Mandy Hulett responded from her Facebook account, sharing information about Banyai and the video of the shot-up car with her family’s name on it. “Typically, I’m not one to post negatively, but I feel I have to throw this out there in case something happens to me or one of my family members…you are all witnesses,” she wrote on Facebook on Oct. 18.
Hulett received an outpouring of support. Her post was shared 235 times, and to numerous local Facebook pages.
Cummings protested a Black Lives Matter event in Bennington with a sign that said “Blue Lives Matter,” then “WWG1WGA,” and “Q,” which are references to QAnon, a far-right conspiracy theory that believes a group of Satan-worshipping pedophiles is trying to take over the government.
The FBI has warned that conspiracy theories like QAnon are linked to a growing threat of domestic terrorism. President Trump has refused to denounce the group, saying at a recent NBC town hall, “I don’t know about QAnon,” then later, “What I do hear about it, they are very strong against pedophilia.”
Who is Daniel Banyai?
Daniel Banyai is 6 feet tall and has a long, thick beard. The 47-year-old gun enthusiast opened Slate Ridge with the intention of “teaching citizens how to be armed as a professional,” according to one of his Facebook posts.
Banyai has been in and out of trouble with law enforcement for more than 20 years. He pleaded guilty to insurance fraud in 2006, having fraudulently received $17,000 after becoming injured in 1997 while working for Robin Apple Distributors, according to a statement from the New York Attorney General’s Office. Court documents say he was sentenced to a conditional discharge.
In February 2018, documents from New York’s Dutchess County court system show that Banyai made threats to members of the administration at Pace University. He enrolled in a Homeland Security master’s program there, but was dismissed after failing a class and engaging in “disruptive” behavior with students and professors.
He attempted to appeal his grade to the school’s assistant dean, Al Ward, but Ward denied the change, according to a later New York court order revoking his pistol permit. Banyai later called Ward, whose number was listed in the school’s directory.
“Banyai again argued about the grade and was reportedly confrontational,” said an email exchange obtained by VTDigger from Michael Occhicone, senior investigator for the Westchester County District Attorney’s Office. “Dean Ward told Banyai that the conversation was inappropriate and then hung up.”
The next day, Ward received an anonymous text message.
“You and your family are going to suffer a miserable tortuous event and then you will die,” it reads. “al ward think it is funny to hang up on people and not return calls you and your family will be held accountable coming to your home or school.”
The threat was reported to the Mount Pleasant Police Department, and a statement was issued to students at Pace, informing them that Banyai was banned from campus.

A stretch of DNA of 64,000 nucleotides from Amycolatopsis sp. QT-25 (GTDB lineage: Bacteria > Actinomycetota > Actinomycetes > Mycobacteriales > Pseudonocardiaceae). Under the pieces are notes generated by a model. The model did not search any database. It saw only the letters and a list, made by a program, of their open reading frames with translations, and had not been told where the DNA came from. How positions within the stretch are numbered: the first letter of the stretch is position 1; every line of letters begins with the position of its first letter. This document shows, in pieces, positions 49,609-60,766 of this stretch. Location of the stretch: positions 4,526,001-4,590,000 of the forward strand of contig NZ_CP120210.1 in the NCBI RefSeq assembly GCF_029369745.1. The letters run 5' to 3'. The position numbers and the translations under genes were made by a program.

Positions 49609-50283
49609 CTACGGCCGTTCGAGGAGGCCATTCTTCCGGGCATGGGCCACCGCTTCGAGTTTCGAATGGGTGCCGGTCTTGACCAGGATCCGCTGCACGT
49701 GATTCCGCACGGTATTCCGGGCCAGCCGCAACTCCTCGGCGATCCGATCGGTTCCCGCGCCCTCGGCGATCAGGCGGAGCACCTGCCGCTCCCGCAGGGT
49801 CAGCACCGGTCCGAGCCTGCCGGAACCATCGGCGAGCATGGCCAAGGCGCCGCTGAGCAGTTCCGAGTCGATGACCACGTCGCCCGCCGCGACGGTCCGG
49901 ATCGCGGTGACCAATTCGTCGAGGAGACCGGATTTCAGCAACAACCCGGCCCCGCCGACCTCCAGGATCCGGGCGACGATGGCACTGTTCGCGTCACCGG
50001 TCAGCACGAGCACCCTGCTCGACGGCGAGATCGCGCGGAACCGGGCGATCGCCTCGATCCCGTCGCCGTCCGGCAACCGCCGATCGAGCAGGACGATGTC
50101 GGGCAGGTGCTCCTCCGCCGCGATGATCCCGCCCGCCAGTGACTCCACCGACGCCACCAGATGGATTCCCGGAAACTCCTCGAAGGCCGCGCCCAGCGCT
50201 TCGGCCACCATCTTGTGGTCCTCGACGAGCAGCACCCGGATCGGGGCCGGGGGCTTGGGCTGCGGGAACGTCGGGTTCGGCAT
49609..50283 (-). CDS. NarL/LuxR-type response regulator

“If you see him on campus or at a University event, please immediately inform Pace Security or call 911,” the call said. “We recommend that you not attempt to confront or detain him or engage him in conversation.”
Soon after, the school’s newspaper ran a front-page story about Banyai, calling for campus officials to provide more information following the administration’s statement. “This statement caused many students to panic and fear for their personal safety,” the story reads.
Then, on May 7, 2018, Banyai’s pistol permit, first issued in 2000, was revoked in New York. It required that he surrender “all firearms owned or in which the respondent has an ownership interest, whether registered, unregistered or co-registered, or in the possession of the respondent.” Grounds for revocation included previous records of his insurance fraud and the threats to Ward.
Two months later, Banyai was charged with two felony counts, also in New York: criminal possession of a weapon in the third degree, a Class D felony, and criminal possession of a loaded firearm with intent to use unlawfully. Those charges are still pending; his next hearing is scheduled for Nov. 4.
While federal law generally prohibits those convicted of felonies from owning or purchasing firearms, Vermont laws only prohibit those convicted with violent crimes from owning a gun. It is unclear what action federal agencies may take if Banyai is convicted of his felony charges.
In fall 2018, the Slate Ridge Facebook page featured photos of large guns and boxes of ammunition.
A leaked bulletin from the Bureau of Alcohol, Tobacco, Firearms and Explosives (ATF) says Banyai falsely claims to be “a federal agent, a member of the military special forces community or an emergency management professional and he may present false credentials.”
During an environmental court hearing on June 22, which related to several state administrative violations regarding the use of his land, Banyai claimed twice that he’s an active member of the military. The first time, he said he was out of the country on deployment when the town served him with papers regarding permitting violations.
The second time, Banyai said he’d be “out of the country within 30 days” in response to the judge’s request to schedule an evidentiary hearing. When the judge asked how long he’d be gone, he said he was “waiting for the deployment orders to come in,” and could be gone for a few months. But Banyai’s military record has not been confirmed. A search in the Department of Defense’s Manpower Data Center in October 2018 did not produce results associated with Banyai’s name or date of birth.
ATF’s bulletin, which was posted on social media and circulated among those concerned about Slate Ridge earlier this year, warns law enforcement officers about Banyai.